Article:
Model Disqualified from Miss World For Having a Child, Does It Make Sense?

Model Disqualified from Miss World For Having a Child, Does It Make Sense?1067
source: Instagram

The Ukrainian model, Veronika Didusenko, 24, is taking legal action against the Miss World beauty competition after she was disqualified for having a child.

Veronika was crowned Miss Ukraine 2018, but she had her title taken hours later after the organizing committee found out that she is a divorced mom of a five-year-old boy.

As a result, she would not be able to represent her country at the 69th edition of Miss World pageant that takes place on December 14, in London. 

The rules of the beauty competition ban anyone from participating in the Miss World franchise if they have kids.

Veronika commented she wanted to change the rules and challenge them to make them more appropriate for today's world. Women nowadays can balance between their family life and their careers, the model highlighted.

The human rights lawyer Ravi Naik will represent Veronika Didusenko. In Naik's opinion, under the Equality Act 2010, the Miss World's entry policy is discriminatory.

Veronika admitted she entered Miss Ukraine to raise her charity's profile. She was more than surprised to be crowned as a winner.

However, she felt offended and humiliated when the organizers disqualified her because she has a child. The model confirmed she read the restrictions on the application form, but the committee encouraged to apply anyway.

Veronika asserted that this is not only her battle; it is a battle of thousands of women that are declined career opportunities because they are raising a child.

Being a mother does not prevent any woman from being a successful professional, Veronika said, highlighting that the Miss Universe's restrictions make no sense to her.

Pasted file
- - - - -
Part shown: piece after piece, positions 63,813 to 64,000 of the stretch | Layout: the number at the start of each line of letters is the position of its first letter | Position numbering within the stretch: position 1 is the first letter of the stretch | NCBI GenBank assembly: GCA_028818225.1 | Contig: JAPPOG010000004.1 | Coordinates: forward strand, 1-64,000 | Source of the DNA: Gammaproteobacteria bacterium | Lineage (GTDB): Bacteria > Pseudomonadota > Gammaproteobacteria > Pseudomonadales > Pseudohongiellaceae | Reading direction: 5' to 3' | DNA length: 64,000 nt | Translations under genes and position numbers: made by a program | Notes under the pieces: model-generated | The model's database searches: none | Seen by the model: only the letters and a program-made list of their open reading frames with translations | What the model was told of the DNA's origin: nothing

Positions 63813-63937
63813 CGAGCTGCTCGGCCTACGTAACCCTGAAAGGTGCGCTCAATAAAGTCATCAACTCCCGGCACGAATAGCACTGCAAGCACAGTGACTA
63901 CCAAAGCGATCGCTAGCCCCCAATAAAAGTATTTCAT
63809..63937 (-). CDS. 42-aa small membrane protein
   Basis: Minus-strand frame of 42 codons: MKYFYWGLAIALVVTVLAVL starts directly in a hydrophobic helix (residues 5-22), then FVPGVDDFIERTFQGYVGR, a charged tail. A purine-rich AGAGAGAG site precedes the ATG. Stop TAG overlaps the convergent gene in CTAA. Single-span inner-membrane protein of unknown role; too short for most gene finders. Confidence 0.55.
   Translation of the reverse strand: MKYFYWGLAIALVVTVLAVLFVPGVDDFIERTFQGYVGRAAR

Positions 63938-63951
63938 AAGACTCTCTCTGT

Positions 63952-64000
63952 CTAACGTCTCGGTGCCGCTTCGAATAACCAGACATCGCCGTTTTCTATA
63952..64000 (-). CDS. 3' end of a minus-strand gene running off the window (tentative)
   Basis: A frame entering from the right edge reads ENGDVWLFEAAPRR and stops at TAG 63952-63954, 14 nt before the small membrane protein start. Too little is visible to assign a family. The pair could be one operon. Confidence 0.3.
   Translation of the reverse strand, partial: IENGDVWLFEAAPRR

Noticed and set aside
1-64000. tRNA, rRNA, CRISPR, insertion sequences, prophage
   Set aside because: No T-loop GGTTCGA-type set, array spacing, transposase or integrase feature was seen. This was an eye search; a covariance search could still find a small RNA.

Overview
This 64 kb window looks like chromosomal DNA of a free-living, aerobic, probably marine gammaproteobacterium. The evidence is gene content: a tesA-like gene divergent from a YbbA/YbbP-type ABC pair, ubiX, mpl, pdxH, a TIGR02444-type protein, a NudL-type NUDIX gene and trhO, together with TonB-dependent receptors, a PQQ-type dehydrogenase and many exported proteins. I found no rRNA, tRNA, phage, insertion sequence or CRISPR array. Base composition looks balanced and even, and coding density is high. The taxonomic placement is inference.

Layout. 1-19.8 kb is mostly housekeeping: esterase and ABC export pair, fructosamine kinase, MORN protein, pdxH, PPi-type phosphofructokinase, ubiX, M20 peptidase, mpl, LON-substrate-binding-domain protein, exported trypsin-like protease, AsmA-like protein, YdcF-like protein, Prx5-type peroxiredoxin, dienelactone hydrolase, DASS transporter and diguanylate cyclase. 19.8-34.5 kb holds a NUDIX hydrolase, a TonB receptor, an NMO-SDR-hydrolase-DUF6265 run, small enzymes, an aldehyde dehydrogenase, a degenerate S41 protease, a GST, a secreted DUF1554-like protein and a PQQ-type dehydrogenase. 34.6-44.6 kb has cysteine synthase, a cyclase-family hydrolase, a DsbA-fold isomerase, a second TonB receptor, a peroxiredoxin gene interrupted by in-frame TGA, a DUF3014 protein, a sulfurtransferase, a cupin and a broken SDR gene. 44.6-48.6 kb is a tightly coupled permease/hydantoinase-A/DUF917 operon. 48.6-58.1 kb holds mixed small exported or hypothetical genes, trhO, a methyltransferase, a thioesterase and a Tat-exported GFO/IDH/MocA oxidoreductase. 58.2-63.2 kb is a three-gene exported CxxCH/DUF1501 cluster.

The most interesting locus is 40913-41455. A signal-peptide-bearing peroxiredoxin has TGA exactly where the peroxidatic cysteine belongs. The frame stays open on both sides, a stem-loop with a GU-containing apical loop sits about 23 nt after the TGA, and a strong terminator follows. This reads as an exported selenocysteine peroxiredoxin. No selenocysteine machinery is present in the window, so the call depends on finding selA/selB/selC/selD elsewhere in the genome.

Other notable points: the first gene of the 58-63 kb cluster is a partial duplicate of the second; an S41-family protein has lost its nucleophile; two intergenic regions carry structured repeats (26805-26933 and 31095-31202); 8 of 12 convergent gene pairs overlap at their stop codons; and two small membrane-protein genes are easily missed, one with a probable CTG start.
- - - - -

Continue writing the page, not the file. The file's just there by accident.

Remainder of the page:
In response to Veronika Didusenko, Julia Morley, the chair and CEO of the Miss World Organisation, commented that the beauty pageant is an international competition. As such, it should take into account various religions and beliefs, she added.

Just because certain things are acceptable in Europe, it does not mean they will be welcome everywhere, Morley said. The organization is working hard to ensure the balance and to consider other cultures, Morley concluded.

In 2014, Angie Beasley, the director of the Miss England competition, discussed the issue in an interview. She defended the no-mothers rule saying that it would be challenging for winners to split their time between family and their role as models.

According to Beasley, it would also be unfair towards the child and the family to take the mother away from them for a whole year while she travels the world to participate in charity causes. It would raise concerns about the child's well-being, Beasley noted.

What do you think? Do you support or oppose the Miss World's ban on mothers?